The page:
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PERTINACITY OF OUR APOSTLES. 297

seemed impossible to their creed, but strangely real in their exasperating experience. Still, there was tenacity of expect. ation. They appeared to act on the principle, all in good time ! the crisis must be mature before the interposition to meet it will suit the way of heaven. Nec deus intersit, nisi nodus vindice dignus—it is not worth while for divinity to interfere till a difficulty occurs that warrants and vindicates a solution so sublime ! But here was the modus only, and they stared at it ; especially the chief speaker, as having more faith in fooleries, possibly, than his astute and reserved colleague. I never saw such assurance enacted and maintained so palpably against invincible fact. It was as the faith of a lunatic striking his head against rock because he believed it was only cloud. Hence they were reluctant to go, or bring the convention to an end. They only cast about to see what they were to do next, sure of the result, and set incorrigibly and religiously in their heaven-shown way. On the other hand, if I may be permitted to aver it, as no other witness can, I maintained a calm and a courteous manner, as I was resolved from the first to do, and thus became imperturbably and most provokingly good-natured. Still, I was firm as well as calm ; and reiterating, as it were a matter of course, as well as a thing of reason, THE DEMAND For Evidence IN or DER to FAITH, the position just there, in limine, where I kept it, became to them a bore impracticable, and an obstacle tremendous, of which, as almost new and strange, they appeared never to have anticipated or thought. When, however, their self-induced dilemma was felt to be real and serious, its formidable weight increasing its pressure every moment, they became irritable and impudent. They vented their anger in sallies of warnings, prophecies, denunciations, abusive epithets, and Mormon hobgoblins. All this I survived and tranquilly endured, through several fits and repetitions—till at last it seemed meet, in a peremptory way, to prorogue the parliament by a brief speech in person, as mon

298 THE TRUTH EVER THE SAME.

arch of my own study. This, too, seemed to take them all aback. They were reluctant to go, and still determined to succeed in their mission. My manner, however, was resolute and mandatory that they should quit the premises; and hence, at last, with awkwardness and confused faith in things impossible, they complied. The inverview lasted considerably more than half an hour, and no conceivable advantage could be apprehended from protracting it. Besides, I was fatigued—the heat was wilting, and they were at the time boisterous, both at once, or alternating incessantly, with their invectives. In the whole scene, they gave the strophe and the antistrophe with zeal interminable; and as for the epode, properly my own part, it was like singing love-songs to the spirit of the storm—it was either precluded, or utterly lost in the uproar of the elements. On the whole, I have little to regret in the retrospect— taken as I was on the sudden, with a fanatical onslaught, the like of which I never saw or experienced, in its entire and extensive momentum, before or since. Yet I have subsequently heard of several instances of the general sort, not of Mormon sympathy alone, but all of serene imposture and religious abomination, enacting dreadful impiety for some temporal and sinister ends, in the name of the eternal God! My general motive for inserting this marrative, is to place all readers properly on their guard against such devices of the adversary; or, in contact with his emissaries, to assist possibly their proper wisdom in counteracting their treacherous assaults, in penetrating their deceitful arrogance, and, finally, in rebuking their desperate iniquity. Let us believe the truth of THE GoSPEL, AND THAT on LY, whatever others believe ' since THE EveRLASTING Gospel shall yet be the creed of nations and the glory of etermity; as all other creeds and all other glories shall perish forever. For all flesh is as grass, and all the glory of man as the flower of grass. The grass withereth, and the flower thereof falleth away; but THE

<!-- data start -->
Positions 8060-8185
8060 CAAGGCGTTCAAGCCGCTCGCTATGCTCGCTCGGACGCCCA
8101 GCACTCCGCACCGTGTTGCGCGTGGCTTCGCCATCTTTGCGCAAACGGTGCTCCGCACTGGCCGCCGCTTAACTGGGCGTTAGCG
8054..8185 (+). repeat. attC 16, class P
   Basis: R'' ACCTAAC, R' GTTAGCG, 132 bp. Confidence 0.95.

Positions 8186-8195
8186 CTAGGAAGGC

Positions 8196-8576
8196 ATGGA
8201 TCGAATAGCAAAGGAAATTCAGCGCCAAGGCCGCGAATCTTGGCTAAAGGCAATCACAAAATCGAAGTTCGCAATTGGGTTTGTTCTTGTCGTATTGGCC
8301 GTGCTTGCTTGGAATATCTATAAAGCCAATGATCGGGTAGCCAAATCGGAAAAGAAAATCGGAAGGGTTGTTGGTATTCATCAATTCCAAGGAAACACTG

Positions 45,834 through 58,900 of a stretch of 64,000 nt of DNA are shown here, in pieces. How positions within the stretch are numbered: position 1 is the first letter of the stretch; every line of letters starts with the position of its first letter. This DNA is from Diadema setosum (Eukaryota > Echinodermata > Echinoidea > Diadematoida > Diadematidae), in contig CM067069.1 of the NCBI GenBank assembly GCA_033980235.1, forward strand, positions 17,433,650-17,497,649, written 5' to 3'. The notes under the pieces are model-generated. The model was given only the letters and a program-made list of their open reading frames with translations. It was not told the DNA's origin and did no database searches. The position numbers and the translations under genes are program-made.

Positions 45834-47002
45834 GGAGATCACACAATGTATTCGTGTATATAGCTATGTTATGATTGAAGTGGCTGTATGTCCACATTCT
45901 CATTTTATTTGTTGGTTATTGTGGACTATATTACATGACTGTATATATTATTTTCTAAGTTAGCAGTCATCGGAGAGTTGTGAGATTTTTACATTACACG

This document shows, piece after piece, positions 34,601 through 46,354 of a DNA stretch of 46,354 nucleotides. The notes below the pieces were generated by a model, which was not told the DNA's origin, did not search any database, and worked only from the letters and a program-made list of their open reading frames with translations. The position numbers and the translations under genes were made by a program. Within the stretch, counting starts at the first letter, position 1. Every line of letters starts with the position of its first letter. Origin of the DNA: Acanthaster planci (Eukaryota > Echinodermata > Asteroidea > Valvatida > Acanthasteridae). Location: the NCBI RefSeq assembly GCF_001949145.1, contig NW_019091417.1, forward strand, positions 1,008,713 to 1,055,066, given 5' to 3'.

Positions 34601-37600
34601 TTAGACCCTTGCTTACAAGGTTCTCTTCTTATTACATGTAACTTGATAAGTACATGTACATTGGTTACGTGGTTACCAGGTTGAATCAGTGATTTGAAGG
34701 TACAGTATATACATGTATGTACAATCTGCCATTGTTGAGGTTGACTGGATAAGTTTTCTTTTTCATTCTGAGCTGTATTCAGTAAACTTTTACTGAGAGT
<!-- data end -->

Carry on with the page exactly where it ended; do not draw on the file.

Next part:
the Gospel AND its AUThor UNchANGING. 299

word of THE LoRD ENDURETH FoREveR. And this is the word which by the gospel is preached to you—with no addition, or subtraction, or multiplication allowed in this, the last time; as solemnly and immutably sealed till the second coming and THE GLORIOUs APPEARING OF THE GREAT GoD AND SAVIOR of Us, JESUS CHRIST. Compare the original of Tit. 2 : 13, 14 ; and Rev. 22 : 18, 19, Amen . Even so, come, Lord Jesus. The grace of our Lord Jesus Christ be with you all. Amen.

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AT CALAIS, FRANCE.

And they that use this world as not abusing ut; for the fashion of this world passeth

away.—1 Cor. 7: 31. But she that liveth in pleasure is dead while she liveth.-1 Tim. 5: 6. Such being aliens from the commonwealth of Israel, and strangers from the cove

nants of promise, having no hope, and without God in the world.—Eph. 2: 12.

Fis anus, et tamen
Wis formosa wideri,
Ludisque et bibis impudens.—Hor.

Quam rarum, quam difficile, ut homo muliere natus, se ipsum cognoscat.—Mod.

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